Ru­mors over wa­ter project de­struc­tive

China Daily (Canada) - - COMMENT -

The South-North­Wa­ter Di­ver­sion Project is ex­pected to be­gin sup­ply­ing wa­ter to Beijing by the end of this week, but ru­mors are do­ing the rounds that the cap­i­tal may have to wait longer for wa­ter from South China be­cause the cen­tral route canal has frozen.

In a widely cir­cu­lated blog post­ing, an “ob­server” claims to have no­ticed the “slow flow” in the cen­tral route canal, say­ing this could pre­vent wa­ter from reach­ing the cap­i­tal in win­ter. The “ob­server” also says silt­ing could dam­age the canal.

The blog­ger’s claims are ab­surd, to say the least. The blog post­ing says the cen­tral canal will trans­fer wa­ter at the rate of 22.4 cu­bic me­ters per sec­ond, or one-tenth of the de­signed ca­pac­ity, be­cause a China Cen­tral Tele­vi­sion news video shows a Rub­ber Duck mov­ing 10 cen­time­ters per sec­ond in its wa­ter.

Peo­ple with even the ba­sic knowl­edge of physics know that the ve­loc­ity of a float­ing ob­ject is not equal to that of wa­ter, be­cause the for­mer meets re­sis­tance from the lat­ter from be­low and air from above. Be­sides, the wa­ter ve­loc­ity varies with depth— a river that is calm might have fierce cur­rents flow­ing be­low the sur­face. A rough cal­cu­la­tion shows a speed of 10 cm per sec­ond means 8 kilo­me­ters in 24 hours. If the canal wa­ter in­deed trav­els at such a slow pace, as the blog post­ing claims, the wa­ter should not have crossed South China even to­day.

The fact, how­ever, is, wa­ter in the canal reached Zhengzhou, He­nan prov­ince, in Cen­tral China ear­lier this month, three days after the project’s cen­tral route was opened and flowed in­toHe­bei prov­ince in­North China a few­days ago. Does the blog­ger know th­ese facts?

The South-North­Wa­ter Di­ver­sion Project’s ul­ti­mate aim is to trans­fer 44.8 bil­lion cu­bic me­ters of fresh­wa­ter north­wards from the Yangtze River ev­ery year. The east­ern route canal will trans­fer wa­ter through Jiangsu, Zhe­jiang, He­bei and Shan­dong prov­inces, the cen­tral route to Beijing and Tian­jin, and the western route to Shanxi, Shaanxi, Gansu andQing­hai prov­inces and the In­nerMon­go­lia and Ningxia Hui au­ton­o­mous re­gions.

The blog­ger’s con­cern over silt, mainly de­posits of mud and sand, ap­pears a lit­tle more rea­son­able, though, be­cause it is un­avoid­able given the rel­a­tively slow flow of wa­ter in the Dan­jiangkou Reser­voir in­Hubei prov­ince, a ma­jor source of wa­ter for the project. But this prob­lem is con­fined to the Dan­jiangkou Reser­voir, be­cause the flow of wa­ter in the cen­tral canal will en­sure that it is not plagued by silt. Thus, there is no need to worry about the canal be­ing dam­aged by silt.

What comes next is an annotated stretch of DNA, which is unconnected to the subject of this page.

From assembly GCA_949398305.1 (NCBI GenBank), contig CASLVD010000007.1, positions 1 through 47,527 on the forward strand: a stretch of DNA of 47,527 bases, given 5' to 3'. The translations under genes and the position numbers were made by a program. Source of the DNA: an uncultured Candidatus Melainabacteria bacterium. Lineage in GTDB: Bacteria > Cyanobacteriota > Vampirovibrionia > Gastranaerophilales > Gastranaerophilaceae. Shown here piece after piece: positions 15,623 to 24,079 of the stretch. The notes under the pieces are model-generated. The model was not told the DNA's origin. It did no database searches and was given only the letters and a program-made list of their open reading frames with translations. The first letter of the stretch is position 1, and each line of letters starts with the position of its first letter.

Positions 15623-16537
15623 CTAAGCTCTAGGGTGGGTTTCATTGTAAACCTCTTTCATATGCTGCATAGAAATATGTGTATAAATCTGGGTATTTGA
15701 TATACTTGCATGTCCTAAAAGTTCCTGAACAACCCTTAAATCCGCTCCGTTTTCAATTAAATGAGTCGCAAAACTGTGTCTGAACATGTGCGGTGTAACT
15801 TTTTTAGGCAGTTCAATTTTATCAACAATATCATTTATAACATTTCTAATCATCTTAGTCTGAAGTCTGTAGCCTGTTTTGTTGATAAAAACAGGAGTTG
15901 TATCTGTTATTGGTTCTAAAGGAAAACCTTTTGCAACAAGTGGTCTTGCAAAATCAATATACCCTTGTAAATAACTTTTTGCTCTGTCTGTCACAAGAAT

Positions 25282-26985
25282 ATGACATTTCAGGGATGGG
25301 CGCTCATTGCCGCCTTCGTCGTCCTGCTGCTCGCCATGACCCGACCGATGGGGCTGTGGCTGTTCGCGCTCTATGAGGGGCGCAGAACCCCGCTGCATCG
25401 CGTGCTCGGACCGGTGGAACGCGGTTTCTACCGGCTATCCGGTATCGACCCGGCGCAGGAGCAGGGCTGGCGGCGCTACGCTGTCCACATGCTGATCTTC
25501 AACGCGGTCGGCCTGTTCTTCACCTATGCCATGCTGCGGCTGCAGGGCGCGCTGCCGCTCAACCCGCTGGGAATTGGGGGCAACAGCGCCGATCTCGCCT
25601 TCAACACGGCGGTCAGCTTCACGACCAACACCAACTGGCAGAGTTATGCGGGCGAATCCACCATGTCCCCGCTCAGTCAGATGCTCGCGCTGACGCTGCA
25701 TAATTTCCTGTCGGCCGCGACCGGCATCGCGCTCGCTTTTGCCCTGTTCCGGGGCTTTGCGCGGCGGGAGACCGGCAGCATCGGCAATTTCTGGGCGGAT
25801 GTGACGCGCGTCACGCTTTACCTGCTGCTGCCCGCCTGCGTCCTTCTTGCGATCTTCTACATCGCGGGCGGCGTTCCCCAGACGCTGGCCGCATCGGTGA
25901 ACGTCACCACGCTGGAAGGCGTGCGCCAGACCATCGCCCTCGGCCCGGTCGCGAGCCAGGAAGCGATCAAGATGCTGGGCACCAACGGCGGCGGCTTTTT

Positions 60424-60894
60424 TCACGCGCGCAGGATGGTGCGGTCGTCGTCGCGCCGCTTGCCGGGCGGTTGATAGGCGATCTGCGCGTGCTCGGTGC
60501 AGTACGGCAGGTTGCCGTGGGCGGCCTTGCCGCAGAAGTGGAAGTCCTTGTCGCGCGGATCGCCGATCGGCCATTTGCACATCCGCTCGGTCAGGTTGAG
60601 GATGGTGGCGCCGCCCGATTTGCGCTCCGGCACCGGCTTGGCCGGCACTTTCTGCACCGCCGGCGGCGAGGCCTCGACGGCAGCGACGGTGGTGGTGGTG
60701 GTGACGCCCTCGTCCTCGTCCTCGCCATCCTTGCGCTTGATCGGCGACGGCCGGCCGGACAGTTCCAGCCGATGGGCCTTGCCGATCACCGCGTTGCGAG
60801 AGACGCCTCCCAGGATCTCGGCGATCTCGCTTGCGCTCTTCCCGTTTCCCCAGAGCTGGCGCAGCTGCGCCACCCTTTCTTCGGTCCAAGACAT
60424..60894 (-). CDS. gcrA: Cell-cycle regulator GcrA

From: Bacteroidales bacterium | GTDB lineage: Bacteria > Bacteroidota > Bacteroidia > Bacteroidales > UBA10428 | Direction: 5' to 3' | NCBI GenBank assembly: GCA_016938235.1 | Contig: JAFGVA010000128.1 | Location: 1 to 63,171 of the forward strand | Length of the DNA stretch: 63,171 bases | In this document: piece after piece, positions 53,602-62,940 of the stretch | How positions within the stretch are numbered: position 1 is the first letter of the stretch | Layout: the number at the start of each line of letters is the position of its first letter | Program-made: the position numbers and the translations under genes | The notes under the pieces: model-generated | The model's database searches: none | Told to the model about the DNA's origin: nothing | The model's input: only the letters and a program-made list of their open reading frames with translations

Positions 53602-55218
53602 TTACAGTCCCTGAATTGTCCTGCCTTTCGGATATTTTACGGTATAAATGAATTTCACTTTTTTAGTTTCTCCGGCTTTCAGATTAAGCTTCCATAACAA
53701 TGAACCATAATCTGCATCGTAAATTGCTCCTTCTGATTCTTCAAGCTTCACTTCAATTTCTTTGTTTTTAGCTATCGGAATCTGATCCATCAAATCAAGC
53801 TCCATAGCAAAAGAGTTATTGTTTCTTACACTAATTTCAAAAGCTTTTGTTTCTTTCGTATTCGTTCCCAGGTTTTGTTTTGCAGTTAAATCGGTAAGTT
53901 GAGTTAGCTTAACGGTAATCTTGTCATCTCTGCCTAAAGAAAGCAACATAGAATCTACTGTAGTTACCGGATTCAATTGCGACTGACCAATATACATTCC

Even the silt in the Dan­jiangkou reser­voir is noth­ing se­ri­ous. The reser­voir, built in 1958, is a multi-pur­pose fa­cil­ity that serves as a ma­jor source of wa­ter for the re­gion, gen­er­ates elec­tric­ity and con­trols floods. Since the canal that sup­plies wa­ter to power plants is sit­u­ated at a lower al­ti­tude than the one which sup­plies wa­ter to the south-north project, silt in the reser­voir won’t do any harm as long as the hy­draulic power plant func­tions nor­mally.

Silt­ing is a nor­mal phe­nom­e­non, typ­i­cal of all reser­voirs. Ev­ery reser­voir has a bal­anc­ing point of silt de­posits and the vol­ume of wa­ter, and the Dan­jiangkou Reser­voir reached that point long ago. The blog post­ing didn’t con­sider this most ba­sic prin­ci­ple.

Ac­cord­ing to project au­thor­i­ties, the cli­mate varies along the canal, which stretches 1,432 km from South to North China, and the sec­tion north of Anyang in He­nan prov­ince could freeze in the win­ter. It is es­ti­mated that the rate of flow in the canal would drop by 40 per­cent be­cause of the freez­ing on the sur­face — but that will not af­fect the flow of wa­ter un­der the sur­face.

Con­cern over the South-North project is wel­come, but spread­ing ru­mors is rather de­struc­tive. Once the wa­ter from the south reaches Beijing, ru­mors will die a nat­u­ral death. The au­thor is a se­nior re­searcher at China So­ci­ety forHy­dropower En­gi­neer­ing.

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